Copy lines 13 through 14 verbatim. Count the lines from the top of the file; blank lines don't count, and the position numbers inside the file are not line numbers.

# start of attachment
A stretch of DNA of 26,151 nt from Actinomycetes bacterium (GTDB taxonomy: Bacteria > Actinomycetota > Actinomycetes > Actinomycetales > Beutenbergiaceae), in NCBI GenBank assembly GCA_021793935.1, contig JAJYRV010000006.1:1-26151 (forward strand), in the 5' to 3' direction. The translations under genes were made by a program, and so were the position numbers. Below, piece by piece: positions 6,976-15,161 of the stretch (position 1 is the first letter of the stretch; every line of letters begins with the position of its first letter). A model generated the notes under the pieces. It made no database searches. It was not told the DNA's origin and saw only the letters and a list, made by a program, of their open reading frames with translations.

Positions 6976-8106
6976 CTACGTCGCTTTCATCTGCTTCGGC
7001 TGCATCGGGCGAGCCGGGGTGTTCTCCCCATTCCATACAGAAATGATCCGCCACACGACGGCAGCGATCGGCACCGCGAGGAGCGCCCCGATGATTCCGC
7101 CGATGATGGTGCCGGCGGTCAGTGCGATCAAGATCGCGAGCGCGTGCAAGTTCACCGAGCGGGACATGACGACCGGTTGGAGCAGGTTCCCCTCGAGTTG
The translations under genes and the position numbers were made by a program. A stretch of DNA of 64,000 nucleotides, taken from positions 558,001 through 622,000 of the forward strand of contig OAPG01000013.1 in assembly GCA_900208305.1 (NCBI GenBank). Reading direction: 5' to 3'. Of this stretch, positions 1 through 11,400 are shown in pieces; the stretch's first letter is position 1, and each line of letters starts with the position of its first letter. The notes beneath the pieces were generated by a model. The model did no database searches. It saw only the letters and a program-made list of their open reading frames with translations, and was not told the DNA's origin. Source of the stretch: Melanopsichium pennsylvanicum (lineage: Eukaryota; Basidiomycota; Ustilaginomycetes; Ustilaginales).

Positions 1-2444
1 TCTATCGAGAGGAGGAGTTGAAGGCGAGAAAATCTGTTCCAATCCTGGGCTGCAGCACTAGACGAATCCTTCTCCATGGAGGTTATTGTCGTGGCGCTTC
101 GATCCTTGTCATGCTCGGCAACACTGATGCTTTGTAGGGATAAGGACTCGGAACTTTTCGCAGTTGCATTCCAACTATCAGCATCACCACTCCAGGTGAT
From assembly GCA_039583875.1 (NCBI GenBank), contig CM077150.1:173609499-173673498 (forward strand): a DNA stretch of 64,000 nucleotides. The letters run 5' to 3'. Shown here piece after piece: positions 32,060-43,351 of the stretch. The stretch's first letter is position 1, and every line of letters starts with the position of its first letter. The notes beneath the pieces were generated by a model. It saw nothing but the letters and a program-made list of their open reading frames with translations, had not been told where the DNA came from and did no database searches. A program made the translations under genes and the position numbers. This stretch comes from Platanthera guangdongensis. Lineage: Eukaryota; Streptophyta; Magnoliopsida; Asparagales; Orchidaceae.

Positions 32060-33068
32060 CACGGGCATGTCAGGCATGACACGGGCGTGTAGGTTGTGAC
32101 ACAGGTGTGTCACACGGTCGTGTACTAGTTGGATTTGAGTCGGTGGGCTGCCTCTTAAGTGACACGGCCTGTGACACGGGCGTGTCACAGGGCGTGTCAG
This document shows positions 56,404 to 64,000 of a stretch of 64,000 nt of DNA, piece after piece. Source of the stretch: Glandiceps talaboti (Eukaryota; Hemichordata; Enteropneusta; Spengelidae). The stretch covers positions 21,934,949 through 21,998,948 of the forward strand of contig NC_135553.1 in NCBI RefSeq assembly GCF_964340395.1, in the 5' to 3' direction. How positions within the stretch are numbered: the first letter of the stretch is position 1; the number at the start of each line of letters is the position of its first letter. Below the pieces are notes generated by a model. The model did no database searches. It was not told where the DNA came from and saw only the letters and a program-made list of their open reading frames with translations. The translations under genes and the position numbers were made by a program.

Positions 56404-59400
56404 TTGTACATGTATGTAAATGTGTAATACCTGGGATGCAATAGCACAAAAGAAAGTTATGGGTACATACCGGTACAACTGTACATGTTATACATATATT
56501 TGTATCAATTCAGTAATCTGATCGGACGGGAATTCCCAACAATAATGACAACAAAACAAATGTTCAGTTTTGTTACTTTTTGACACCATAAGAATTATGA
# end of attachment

32101 ACAGGTGTGTCACACGGTCGTGTACTAGTTGGATTTGAGTCGGTGGGCTGCCTCTTAAGTGACACGGCCTGTGACACGGGCGTGTCACAGGGCGTGTCAG
This document shows positions 56,404 to 64,000 of a stretch of 64,000 nt of DNA, piece after piece. Source of the stretch: Glandiceps talaboti (Eukaryota; Hemichordata; Enteropneusta; Spengelidae). The stretch covers positions 21,934,949 through 21,998,948 of the forward strand of contig NC_135553.1 in NCBI RefSeq assembly GCF_964340395.1, in the 5' to 3' direction. How positions within the stretch are numbered: the first letter of the stretch is position 1; the number at the start of each line of letters is the position of its first letter. Below the pieces are notes generated by a model. The model did no database searches. It was not told where the DNA came from and saw only the letters and a program-made list of their open reading frames with translations. The translations under genes and the position numbers were made by a program.